But no longer. As early as January 2005, when Mark Latham quit as Labor’s leader and the party prepared to elect a new one, the opinion polls established a clear hierarchy of popular preference. The Nielsen poll asked voters who would be the best person to lead Labor. Kim Beazley rated 38 per cent; Rudd, 23 per cent; Julia Gillard, 17 per cent. The other contenders had negligible support: only 1 or 2 per cent. A Newspoll arrived at the same ranking and with very similar numbers: Beazley first on 41 per cent, Rudd next on 24 per cent, and Gillard third on 18. Rudd was positioned as the heir to Beazley by popular acclaim.

All through 2005, Rudd performed deftly as a politician and reinforced his claim to the leadership. In that year, he managed to advance new policy so successfully that the Howard government three times felt obliged to change its public position and adopt his policy proposals on important issues. It reluctantly embraced his suggestions to send troops back to Afghanistan to prevent it becoming a failed state, to get Australia a seat at the forthcoming East Asia summit by signing the Treaty of Amity and Cooperation, and to organise a regional strategy for preventing an avian flu pandemic. Rudd, in short, had been making Australian foreign policy from the Opposition benches. He was keeping his opposite number, the foreign affairs minister Alexander Downer, on the defensive.

The AWB bribery scandal became an opportunity to pursue Howard, Mark Vaile and Downer not just on policy but personally. Rudd relished the opportunity. He later recounted a story that helps explain why he took a personal dislike to Downer: "My mum came down to Parliament in 2001. She was already suffering from Parkinson’s disease, and this was about three years before she died. She was there for my swearing-in as Shadow Foreign Minister. So we were there — all the family are around and we were having a cup of tea. It was some sort of reception in Parliament House, and Mum was there. I had always had a fairly benign view of Downer, you know, but he came over to Mum, who was 80 years old at the time, and his first observation to her was: Of course, when I was your son’s age, I had already been leader of my party and had become Foreign Minister. It was just a big put-down." As the smirking Downer walked off, Rudd recalled, his mother stared at his retreating back and said, "What a rude man — an exceptionally rude man." He said, "Mum was stunned, just stunned." Rudd was, in his own words, "a very determined bastard". Downer helped make him more so.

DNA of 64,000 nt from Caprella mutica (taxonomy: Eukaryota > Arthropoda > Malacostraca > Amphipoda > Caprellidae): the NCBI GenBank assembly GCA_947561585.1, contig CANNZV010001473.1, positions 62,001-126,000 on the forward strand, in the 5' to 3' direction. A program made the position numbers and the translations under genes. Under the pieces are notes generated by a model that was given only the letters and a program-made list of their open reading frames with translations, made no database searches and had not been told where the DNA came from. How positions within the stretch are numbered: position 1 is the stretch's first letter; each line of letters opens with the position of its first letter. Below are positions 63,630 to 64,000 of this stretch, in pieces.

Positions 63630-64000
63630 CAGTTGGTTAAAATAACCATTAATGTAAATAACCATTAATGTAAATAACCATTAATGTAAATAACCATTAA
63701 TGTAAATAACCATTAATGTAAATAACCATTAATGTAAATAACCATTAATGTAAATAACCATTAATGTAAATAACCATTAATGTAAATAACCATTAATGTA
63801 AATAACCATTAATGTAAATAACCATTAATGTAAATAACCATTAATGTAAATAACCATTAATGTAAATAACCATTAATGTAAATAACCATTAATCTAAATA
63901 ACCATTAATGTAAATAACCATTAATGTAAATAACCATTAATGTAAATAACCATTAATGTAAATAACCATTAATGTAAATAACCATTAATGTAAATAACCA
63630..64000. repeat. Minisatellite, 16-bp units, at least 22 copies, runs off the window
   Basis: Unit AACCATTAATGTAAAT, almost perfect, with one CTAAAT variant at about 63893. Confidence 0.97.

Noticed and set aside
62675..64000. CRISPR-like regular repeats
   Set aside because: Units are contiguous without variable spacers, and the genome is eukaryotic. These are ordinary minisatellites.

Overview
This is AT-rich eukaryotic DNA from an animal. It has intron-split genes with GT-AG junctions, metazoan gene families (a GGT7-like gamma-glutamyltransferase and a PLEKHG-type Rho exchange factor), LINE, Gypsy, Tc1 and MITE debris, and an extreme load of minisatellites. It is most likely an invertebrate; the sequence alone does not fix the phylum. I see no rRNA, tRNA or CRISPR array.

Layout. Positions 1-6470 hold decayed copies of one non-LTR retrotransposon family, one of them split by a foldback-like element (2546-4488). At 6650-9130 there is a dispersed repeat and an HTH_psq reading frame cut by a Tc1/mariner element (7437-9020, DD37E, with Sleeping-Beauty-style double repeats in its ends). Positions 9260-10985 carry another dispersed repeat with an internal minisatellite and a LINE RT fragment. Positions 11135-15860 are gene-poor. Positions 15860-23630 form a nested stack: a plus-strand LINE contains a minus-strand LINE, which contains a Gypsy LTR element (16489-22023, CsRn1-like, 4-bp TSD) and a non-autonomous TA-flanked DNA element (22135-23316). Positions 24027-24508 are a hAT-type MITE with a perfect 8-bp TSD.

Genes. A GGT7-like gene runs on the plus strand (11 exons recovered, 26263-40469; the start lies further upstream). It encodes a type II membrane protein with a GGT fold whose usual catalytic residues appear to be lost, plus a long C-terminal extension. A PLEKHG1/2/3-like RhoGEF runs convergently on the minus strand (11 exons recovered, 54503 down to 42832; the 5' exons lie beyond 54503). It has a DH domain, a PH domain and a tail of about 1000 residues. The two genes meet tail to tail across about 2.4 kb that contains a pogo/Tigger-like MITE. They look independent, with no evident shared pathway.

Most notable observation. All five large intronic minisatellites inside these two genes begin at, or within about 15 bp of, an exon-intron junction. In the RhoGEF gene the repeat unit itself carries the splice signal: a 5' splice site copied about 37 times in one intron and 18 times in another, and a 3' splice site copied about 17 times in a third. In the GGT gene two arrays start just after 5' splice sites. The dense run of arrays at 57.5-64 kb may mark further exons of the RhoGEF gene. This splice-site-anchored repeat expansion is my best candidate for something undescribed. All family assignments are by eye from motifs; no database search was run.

All this time, Rudd had been building his profile in the media. He was what’s known in the business as a "media tart". He was always available for interviews. He would even phone reporters to suggest them. He was, as then NSW Premier Bob Carr put it at the time, "forcing himself into the public consciousness". He was, in Carr’s view, "making himself into an inevitability".


This is an edited extract from To The Bitter End: The dramatic story behind the fall of John Howard and the rise of Kevin Rudd by Peter Hartcher (Allen & Unwin: 2009).